20110826

HomePlus subway virtual store gets "real" (from click and mortar to billboard and click)

Following the success of its QR code-based advertising campaign in Seoul subway with Cheil Worldwide (see "HomePlus subway virtual store - 2011 Cannes Lions"), Korean retailer HomePlus, a Tesco-Samsung JV, launches its first permanent virtual store in Seollung station, Gangnam area.

Since you liked it (over 10,000 views), I'll play it again, Sam :


This time, 2D shelves will stretch deeper into the station : with screen doors and pilars simulating popular sections and products of the hypermarket chain, all commuters have to do is to direct their smartphones to the items they please. HomePlus also decided to beef up backhaul, multiplying the time slots available for home deliveries.

Major hypermarkets being already open 24/7, now there's no way consumers can escape from contextual shopping traps.

mot-bile 2011



20110816

Supercharging Whom ? Google to Acquire Motorola Mobility

"Our acquisition of Motorola will increase competition by strengthening Google's patent portfolio, which will enable us to better protect Android from anti-competitive threats from Microsoft, Apple and other companies." That's how Larry Page explains the twelve billion purchase in the official Google blog.

The blog is titled "
Supercharging Android: Google to Acquire Motorola Mobility"*, but one could wonder who will be supercharged in the end. Third parties and endusers may start asking themselves what will come out of a landscape where former archrivals Microsoft and Nokia tie the knot, or where the mother of all netcos swallows a former giant manufacturer. SonyEricsson theoretically went even further on the value chain, but the union was celebrated in completely different times, when networks were not precisely clogged with mobile internet traffic.

More moves are expected. Apple has been rumored to be in a mega purchasing mood for quite awhile, and I wouldn't be surprised to see Samsung making something big. Lee Kun-hee just pointed out the necessity for the company to evolve, an evidence we recently repeated (see "
Huawei Vision : a view from the cloud"). This should go beyond such acquisition as Grandis, a specialist in memory wolfed down earlier this month by the South Korean chaebol.

Anyway, the Motorola episode reassesses the importance of patents in the legal war raging worldwide. Apple claimed a few significant victories : a big chunk of Nortel patents, plus a suspension of Galaxy Tab 10.1 sales in key markets.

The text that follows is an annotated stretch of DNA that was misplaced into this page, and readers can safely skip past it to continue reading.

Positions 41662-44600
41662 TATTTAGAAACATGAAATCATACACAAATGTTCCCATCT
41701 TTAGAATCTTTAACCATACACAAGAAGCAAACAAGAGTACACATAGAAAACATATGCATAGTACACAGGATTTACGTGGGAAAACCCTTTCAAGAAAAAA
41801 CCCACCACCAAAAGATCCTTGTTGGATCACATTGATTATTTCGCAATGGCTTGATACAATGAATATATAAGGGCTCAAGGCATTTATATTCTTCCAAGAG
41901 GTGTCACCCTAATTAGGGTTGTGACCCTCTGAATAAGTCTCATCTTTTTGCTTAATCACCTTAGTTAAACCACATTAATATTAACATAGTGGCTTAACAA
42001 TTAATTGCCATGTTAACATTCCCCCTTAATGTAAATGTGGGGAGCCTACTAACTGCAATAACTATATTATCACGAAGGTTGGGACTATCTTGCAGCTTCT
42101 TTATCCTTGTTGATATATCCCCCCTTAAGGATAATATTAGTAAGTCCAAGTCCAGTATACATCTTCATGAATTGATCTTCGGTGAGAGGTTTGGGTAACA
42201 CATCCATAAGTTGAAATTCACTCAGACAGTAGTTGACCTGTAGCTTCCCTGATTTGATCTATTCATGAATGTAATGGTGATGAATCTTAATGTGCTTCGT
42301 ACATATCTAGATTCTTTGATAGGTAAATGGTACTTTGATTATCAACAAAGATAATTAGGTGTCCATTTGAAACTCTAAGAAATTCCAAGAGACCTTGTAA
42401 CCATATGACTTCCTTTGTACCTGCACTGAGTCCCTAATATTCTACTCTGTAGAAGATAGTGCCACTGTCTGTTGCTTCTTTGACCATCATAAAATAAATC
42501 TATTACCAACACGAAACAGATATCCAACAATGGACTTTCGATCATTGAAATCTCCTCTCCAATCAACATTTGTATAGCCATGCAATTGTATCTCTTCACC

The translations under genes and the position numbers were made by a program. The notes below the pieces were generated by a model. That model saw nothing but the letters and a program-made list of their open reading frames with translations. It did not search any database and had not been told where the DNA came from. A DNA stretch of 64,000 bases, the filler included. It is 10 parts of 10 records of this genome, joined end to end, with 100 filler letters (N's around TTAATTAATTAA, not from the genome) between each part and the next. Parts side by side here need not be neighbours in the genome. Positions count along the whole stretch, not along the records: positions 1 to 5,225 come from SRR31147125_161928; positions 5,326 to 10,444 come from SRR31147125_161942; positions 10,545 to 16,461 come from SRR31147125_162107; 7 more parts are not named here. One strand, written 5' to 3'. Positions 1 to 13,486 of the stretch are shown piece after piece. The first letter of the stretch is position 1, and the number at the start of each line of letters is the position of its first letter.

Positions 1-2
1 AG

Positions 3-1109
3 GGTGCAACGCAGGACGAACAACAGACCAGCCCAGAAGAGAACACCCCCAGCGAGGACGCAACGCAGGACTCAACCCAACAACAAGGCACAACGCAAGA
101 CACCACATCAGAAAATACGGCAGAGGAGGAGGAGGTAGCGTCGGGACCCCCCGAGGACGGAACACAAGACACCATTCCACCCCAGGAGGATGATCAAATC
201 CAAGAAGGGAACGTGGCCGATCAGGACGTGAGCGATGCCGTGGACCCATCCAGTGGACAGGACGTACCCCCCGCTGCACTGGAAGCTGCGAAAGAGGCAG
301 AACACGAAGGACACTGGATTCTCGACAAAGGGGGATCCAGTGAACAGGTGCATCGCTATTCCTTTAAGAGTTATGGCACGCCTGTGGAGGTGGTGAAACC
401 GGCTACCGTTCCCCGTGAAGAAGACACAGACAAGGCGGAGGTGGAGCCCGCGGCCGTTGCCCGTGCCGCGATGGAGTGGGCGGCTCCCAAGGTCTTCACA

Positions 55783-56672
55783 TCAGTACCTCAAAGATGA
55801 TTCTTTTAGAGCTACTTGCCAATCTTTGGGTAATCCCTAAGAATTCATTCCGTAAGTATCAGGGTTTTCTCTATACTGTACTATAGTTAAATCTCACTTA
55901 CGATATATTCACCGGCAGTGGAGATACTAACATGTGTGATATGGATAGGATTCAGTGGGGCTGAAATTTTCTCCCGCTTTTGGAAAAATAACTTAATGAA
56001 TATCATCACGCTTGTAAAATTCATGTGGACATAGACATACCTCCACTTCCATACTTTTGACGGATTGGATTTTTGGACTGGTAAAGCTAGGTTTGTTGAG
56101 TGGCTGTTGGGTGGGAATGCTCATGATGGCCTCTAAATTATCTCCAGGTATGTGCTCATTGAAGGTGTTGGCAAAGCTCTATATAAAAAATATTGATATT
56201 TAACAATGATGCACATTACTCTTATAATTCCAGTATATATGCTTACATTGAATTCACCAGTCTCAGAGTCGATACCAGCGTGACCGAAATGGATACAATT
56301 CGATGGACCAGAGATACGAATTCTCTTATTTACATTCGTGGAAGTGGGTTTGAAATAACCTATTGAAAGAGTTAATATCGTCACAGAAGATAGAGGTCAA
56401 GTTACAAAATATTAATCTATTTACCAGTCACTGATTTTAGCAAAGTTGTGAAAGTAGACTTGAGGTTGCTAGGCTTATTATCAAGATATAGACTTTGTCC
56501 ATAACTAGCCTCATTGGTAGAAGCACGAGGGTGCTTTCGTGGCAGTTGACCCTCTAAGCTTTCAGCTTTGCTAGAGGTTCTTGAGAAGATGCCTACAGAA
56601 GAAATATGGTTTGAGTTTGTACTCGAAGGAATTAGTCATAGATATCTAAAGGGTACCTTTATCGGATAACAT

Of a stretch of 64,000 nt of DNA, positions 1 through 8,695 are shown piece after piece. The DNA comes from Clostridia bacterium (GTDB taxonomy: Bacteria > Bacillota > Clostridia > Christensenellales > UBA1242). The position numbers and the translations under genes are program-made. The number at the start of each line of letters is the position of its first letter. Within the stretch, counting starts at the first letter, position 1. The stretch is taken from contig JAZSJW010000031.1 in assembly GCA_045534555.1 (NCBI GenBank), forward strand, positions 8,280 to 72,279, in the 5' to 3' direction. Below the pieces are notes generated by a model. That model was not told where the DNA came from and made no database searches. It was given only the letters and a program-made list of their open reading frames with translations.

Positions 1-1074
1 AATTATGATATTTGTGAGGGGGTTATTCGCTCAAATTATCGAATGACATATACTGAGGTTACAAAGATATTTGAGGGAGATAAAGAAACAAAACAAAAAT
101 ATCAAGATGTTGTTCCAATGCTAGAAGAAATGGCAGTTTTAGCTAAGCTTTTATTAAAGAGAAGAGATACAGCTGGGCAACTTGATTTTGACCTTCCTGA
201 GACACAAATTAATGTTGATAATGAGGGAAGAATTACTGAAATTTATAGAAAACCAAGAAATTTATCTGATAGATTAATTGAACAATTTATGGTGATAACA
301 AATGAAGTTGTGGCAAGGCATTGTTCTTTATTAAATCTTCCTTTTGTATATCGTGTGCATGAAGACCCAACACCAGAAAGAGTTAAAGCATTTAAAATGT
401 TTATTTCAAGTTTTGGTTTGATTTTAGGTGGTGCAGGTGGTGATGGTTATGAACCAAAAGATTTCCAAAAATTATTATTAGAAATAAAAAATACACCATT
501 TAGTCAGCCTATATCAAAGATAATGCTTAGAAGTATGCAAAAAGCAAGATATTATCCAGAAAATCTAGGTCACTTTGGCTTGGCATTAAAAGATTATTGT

The problem is Apple is not John Grisham, an entity that makes money with legal stuff. Being the next NTP is not exactly "cool".

And the consumer is not likely to beg "supercharge me".

mot-bile 2011

* where the king of the 80s is kindly put at the same level as bankrupt Nortel : an empty shell with a collection of patents



20110804

Huawei Vision : a view from the cloud

Huawei Vision runs on Android 2.3 but comes with a 160 Gigabyte spot in the cloud for every owner, positioning the Chinese player at the strategic gateway between that soft spot and its own hardware (scheduled for September in China, along with 4G). Apps agregation starts with the usual suspects : music, images or video that you may not want to transfer forever from laptop to laptop or to XX century storage solutions (ie CDs, DVDs).

Hardly disruptive : Alibaba just launched a similar concept, and of course Apple made a splash with its iCloud earlier this year. But Huawei was supposed to be essentially about hardware.

Sounds like that business model may not be sustainable anymore. Clouds may pass in the sky, replaced with new UFOs, but the truth is starting to sink in : smartphones are not much smarter than computers, and differenciation is getting more and more difficult every year. Worse : product cycles are even shorter and being cool never lasts long.

Food for thought for Samsung, who's been threatened by the Nokia syndrome even before claiming the leadership in handsets. But at least the Finns did venture into new business models. Never forget that OVI preceded Apple's App Store iOs by one year.

Of course, back then, Jorma Ollila was already gone, and Steve Jobs still cool.


mot-bile 2011



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